A  'SUNRISE  INDUSTRY'  ONCE  AGAIN

MANILA
, January 19, 2005  (STAR) By Rudy A. Fernandez  -  The local sugar industry has emerged from the distress years in the 1980s and 1990s to become once again a "sunrise industry" of the country.

And now it can be said: the industry’s dramatic turnaround can be considerably attributed to the Mill District Development Councils (MDDCs).

MDDCs are grassroots-level groups tasked with implementing sugar productivity enhancement programs in their respective sugar milling districts.

The councils were created by the Department of Agriculture-Sugar Regulatory Administration (DA-SRA) and organized by the Philippine Sugar Research Institute Foundation, Inc. (Philsurin). Philsurin was established in 1995 through the initiative of the National Council of Sugar Producers to undertake research, development, and extension (RDE) activities.

Each of the sugar mill districts now has its MDDC, which functions primarily to identify the district’s productivity concerns and problems. The councils’ main responsibilities are to develop and disseminate improved technologies.

An MDDC is composed of representatives from millers, planters, SRA, and other organizations. Each council has an office, nurseries, a greenhouse to rare tissue-cultured sugarcane plantlets, hot water treatment facilities, and a weather station.

Activities of the MDDCs, now numbering 26, include propagation and dispersal of high-yielding varieties (HYVs) of sugarcane, disease prevention, pest control, varietal testing, soil rejuvenation, and publication. They also organize and conduct seminars and farm tours.

Providing strong research and development (R&D) back-up to the MDDCs are resident plant breeders, plant pathologists, agronomists, microbiologists, crop physiologists, and molecular plant breeders, seven of whom were Philsurin scholars who now hold doctorate degrees. UP Los Baños also lends valuable technical support to a number of Philsurin studies.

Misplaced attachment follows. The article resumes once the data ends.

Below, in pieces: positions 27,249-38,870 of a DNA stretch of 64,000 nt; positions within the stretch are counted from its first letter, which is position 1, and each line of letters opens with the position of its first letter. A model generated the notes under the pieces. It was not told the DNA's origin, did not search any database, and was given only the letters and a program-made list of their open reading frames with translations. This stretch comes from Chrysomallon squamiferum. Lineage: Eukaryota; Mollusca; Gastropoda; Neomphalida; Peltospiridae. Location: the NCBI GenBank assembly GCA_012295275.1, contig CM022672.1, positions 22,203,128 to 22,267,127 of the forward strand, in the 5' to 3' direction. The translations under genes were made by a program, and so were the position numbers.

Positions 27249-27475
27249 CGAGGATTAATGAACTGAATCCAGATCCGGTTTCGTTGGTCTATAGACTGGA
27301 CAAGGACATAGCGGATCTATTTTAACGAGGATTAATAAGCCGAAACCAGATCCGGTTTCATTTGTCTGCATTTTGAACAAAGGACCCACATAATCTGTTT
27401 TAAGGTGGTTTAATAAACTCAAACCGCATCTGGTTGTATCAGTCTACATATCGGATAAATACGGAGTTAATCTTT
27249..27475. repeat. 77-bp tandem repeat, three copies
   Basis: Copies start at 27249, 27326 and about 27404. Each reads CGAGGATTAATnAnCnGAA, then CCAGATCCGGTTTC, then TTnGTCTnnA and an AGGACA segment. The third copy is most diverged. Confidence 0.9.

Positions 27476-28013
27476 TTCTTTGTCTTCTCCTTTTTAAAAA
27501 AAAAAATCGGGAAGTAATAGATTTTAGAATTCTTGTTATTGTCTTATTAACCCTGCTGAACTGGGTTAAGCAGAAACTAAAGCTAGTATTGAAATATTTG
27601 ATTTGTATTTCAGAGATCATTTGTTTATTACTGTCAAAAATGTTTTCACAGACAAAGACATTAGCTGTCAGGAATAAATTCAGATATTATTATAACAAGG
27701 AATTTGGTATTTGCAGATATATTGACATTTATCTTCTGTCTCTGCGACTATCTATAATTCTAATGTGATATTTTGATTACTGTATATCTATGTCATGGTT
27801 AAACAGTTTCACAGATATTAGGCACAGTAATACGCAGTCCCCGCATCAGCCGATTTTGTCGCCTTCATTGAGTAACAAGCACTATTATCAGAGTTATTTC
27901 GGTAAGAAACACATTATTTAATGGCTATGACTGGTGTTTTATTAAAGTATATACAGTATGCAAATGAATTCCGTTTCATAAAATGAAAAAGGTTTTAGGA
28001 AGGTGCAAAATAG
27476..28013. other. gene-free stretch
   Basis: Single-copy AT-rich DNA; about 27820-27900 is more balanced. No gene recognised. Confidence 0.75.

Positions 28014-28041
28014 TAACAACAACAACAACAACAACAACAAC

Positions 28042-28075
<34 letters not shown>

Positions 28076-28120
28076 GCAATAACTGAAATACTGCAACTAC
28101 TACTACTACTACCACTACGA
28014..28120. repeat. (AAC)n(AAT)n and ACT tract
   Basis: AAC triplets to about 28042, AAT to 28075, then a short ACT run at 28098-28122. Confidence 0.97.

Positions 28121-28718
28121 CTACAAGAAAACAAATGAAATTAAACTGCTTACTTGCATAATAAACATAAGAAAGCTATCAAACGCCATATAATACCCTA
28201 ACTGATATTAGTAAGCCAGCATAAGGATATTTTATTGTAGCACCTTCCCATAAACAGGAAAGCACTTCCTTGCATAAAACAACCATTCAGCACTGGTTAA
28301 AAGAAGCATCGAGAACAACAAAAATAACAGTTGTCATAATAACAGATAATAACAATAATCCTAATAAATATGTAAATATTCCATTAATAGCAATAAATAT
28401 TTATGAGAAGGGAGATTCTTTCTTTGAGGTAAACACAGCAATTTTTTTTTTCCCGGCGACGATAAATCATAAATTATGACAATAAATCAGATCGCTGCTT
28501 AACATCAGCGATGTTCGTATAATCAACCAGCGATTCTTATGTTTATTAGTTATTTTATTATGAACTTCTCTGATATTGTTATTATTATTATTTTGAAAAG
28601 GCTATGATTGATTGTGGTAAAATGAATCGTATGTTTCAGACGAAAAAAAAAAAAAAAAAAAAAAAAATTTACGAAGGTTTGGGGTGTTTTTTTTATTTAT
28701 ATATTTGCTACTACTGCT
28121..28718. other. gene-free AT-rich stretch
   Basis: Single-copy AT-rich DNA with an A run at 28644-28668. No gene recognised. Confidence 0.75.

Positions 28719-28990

The institute provides the MDDCs with a coordinator who implements and monitors district projects. It also funds the councils’ development and extension activities.

Since the organization of the MDDCs, they have been undertaking massive distribution of pest- and disease-resistant HYVs of sugarcane, reported Philsurin, currently headed by Director General Leon Arceo.

During the 1996-2002 period, it distributed 483.41 million planting materials costing P128.21 million.

Moreover, 14 HYVs have been registered with the National Seed Industry Council (NSIC)–seven from Philsurin and seven from SRA.

Recently, too, the institute released two more HYVs (PS 4 or VMC 95-152 and PS 5 or VMC 95-09) to a number of sugar mill districts.

Thus, in just half a decade, sugar production has risen by a hefty 43.55 percent from 1.63 million metric tons in 1999 to 2.34 MT in crop year 2003-2004–the highest in 20 years.

"The secret behind the sugar industry’s success is the active involvement of stakeholders through the MDDCs," said Arceo. "They defined their own problems, decide which projects to prioritize, outline methodologies and craft solutions that would best address their needs."

He added that Philsurin prepares RDE plans with inputs from the MDDCs. It raises the allocated funds, and monitors and assesses results of ongoing projects. The MDDCs take care of the rest.

SRA Administrator James Ledesma has also described the MDDCs as "the principal change-agents which bailed out the sugar industry from a continuous downslide."

"The MDDCs really are the backbone of Philsurin. They speed up the delivery of services to beneficiaries," said Federico Barredo, MDDC coordinator for the Victorias Milling Corp. district.

For instance, now available for distribution to all MDDCs are a carabao-drawn fertilizer applicator, in-field hauler, and "blockbuster" 3-in-1 (fertilizer applicator, off-baring operation, and weeder-cultivator), all invented by Barredo, who holds a master’s degree in plant pathology from UP Los Baños. Barredo has also co-authored a manual on seed cane production.

Manuel Gallego, Hawaiian Philippines Company (Silay-Saravia) MDDC coordinator, is currently conducting an assessment study to determine yield loss caused by the yellow leaf syndrome. Gallego is testing sugarcane varieties from Thailand, Malaysia, Indonesia, and Bangladesh, as well.

"All plant materials produced here are ratoon stunting disease-free," added Mario Magno, MDDC coordinator of the La Carlota Milling District, who is in charge of a micropropagation laboratory that produces 10,000 sugarcane plantlets every week.


Reported by: Sol Jose Vanzi

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